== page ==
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15-05-2017, 16:38   #6
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Outside that, usually to 15 miles (this is Class C), anyone can fly without permission, but only up to 15 m
I can't find this restriction anywhere on IAA website. Where did you see it?
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15-05-2017, 16:52   #7
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I can't find this restriction anywhere on IAA website. Where did you see it?
U.04
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19-05-2017, 20:25   #8
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The maps in the doc above seem to suggest that only parts of the Phoenix park are a no fly zone. Is it possible to fly outside the marked no fly zone or is the entire park off limits? Thanks!
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19-05-2017, 21:56   #9
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Yeah, looks like the prohibited airspace centres on the Aras with a radius of about 1.8 km, so outside of that it's just a case of staying below 50 ft.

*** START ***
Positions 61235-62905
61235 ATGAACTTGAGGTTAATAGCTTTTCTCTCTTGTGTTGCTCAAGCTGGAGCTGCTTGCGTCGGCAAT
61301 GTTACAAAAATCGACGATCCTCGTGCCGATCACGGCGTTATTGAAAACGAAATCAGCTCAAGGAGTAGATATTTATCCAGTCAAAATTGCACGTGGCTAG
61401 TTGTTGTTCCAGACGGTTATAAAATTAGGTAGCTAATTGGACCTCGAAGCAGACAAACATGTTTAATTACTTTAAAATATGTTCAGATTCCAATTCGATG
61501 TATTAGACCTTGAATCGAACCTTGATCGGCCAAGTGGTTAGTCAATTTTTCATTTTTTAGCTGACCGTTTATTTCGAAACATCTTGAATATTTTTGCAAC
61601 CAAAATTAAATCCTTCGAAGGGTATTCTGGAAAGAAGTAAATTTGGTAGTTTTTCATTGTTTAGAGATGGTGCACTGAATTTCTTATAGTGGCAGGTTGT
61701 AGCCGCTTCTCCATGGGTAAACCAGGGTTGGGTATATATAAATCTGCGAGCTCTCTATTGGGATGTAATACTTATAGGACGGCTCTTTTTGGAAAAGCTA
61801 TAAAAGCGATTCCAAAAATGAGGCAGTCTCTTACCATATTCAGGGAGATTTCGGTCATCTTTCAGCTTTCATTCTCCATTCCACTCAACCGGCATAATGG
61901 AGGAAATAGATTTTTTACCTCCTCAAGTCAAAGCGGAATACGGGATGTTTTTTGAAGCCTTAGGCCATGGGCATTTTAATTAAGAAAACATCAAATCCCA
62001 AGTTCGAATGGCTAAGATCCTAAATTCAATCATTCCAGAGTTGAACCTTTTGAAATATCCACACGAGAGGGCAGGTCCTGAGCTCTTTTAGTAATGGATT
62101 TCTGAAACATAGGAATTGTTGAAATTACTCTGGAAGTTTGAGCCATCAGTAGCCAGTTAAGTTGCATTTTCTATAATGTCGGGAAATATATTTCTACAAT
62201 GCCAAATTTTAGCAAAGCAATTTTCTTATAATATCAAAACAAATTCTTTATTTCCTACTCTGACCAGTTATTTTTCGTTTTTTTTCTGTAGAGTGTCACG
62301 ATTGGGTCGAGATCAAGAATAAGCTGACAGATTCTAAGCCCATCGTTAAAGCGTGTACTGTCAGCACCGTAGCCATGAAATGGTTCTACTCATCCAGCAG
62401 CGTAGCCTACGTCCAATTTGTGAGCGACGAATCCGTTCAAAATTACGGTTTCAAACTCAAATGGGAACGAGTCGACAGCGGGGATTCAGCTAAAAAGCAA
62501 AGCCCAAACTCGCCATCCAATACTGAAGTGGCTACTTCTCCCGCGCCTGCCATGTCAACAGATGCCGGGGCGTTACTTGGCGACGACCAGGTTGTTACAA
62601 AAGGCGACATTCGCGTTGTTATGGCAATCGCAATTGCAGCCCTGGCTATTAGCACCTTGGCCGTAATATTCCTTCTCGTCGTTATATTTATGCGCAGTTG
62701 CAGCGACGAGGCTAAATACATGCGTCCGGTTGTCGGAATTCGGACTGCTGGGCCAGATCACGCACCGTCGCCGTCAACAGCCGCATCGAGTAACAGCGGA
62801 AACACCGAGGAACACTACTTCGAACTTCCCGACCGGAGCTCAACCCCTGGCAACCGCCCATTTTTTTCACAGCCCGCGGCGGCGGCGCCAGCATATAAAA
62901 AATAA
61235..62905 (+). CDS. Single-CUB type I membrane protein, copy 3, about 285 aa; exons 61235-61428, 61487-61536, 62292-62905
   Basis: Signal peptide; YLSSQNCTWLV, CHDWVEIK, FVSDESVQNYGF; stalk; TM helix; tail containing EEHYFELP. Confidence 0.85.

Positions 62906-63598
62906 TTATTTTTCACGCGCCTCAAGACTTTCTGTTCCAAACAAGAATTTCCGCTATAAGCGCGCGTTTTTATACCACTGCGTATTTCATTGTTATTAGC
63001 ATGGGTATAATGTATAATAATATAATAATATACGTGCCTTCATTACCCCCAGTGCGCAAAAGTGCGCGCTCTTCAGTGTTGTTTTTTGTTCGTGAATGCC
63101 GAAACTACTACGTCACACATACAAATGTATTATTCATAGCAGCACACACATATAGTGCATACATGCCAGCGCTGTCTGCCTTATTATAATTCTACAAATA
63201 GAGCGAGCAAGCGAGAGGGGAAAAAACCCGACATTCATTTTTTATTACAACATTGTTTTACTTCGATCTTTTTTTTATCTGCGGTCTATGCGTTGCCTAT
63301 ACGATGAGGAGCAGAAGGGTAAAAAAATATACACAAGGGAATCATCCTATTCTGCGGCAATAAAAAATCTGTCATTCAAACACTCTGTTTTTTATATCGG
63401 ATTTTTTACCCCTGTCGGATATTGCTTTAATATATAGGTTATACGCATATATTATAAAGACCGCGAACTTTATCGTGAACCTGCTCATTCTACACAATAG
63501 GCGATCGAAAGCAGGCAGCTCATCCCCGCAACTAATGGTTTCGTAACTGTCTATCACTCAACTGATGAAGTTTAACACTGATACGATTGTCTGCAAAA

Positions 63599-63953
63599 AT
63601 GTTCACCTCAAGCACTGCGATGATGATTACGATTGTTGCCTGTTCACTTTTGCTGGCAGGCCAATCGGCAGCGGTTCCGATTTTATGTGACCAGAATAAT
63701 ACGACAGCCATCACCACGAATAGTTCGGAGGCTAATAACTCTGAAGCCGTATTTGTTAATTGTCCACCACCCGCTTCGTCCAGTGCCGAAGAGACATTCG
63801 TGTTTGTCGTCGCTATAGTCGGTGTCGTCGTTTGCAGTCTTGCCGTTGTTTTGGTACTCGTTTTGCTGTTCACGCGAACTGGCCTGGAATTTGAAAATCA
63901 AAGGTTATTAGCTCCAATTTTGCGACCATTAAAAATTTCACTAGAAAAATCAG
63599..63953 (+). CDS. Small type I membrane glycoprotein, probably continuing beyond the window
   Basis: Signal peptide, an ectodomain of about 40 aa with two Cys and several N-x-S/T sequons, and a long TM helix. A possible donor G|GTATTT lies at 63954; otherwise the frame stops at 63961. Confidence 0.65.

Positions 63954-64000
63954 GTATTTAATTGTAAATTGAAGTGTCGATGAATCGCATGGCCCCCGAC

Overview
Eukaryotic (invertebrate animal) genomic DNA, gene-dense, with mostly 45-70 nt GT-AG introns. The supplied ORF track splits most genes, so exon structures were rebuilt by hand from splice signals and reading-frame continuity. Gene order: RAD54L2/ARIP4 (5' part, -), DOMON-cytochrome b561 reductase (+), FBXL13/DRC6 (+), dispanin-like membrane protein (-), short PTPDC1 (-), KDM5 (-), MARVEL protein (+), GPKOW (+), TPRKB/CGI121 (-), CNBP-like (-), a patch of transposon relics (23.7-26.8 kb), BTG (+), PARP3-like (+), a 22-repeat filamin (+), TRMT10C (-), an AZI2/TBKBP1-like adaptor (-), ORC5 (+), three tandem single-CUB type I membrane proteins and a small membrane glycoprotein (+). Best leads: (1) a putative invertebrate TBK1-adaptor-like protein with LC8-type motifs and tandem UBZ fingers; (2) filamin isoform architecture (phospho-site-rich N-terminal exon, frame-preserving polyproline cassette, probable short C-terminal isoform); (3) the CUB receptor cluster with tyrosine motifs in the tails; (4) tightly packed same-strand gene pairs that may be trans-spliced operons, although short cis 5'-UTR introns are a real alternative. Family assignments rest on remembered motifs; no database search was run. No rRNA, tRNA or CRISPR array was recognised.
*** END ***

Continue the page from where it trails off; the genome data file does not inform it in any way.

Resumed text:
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20-05-2017, 23:20   #10
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Yeah, looks like the prohibited airspace centres on the Aras with a radius of about 1.8 km, so outside of that it's just a case of staying below 50 ft.
Does the Leinster Model Flying Club fly to the west of St. Marys' Hospital? They fly in the Fifteen Acres area, I gather: http://www.leinstermodelflyingclub.ie/about-us.html
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21-05-2017, 08:50   #11
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Does the Leinster Model Flying Club fly to the west of St. Marys' Hospital? They fly in the Fifteen Acres area, I gather: http://www.leinstermodelflyingclub.ie/about-us.html
I've no idea, but based on the map on their website, it's actually inside prohibited airspace, so they likely have an agreement with the IAA to fly there on a regular basis.
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23-05-2017, 20:07   #12
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The mavic may be outside the scope of the IAA regulations if the 1kg threshold is still in place, although might still be if it has metal parts etc.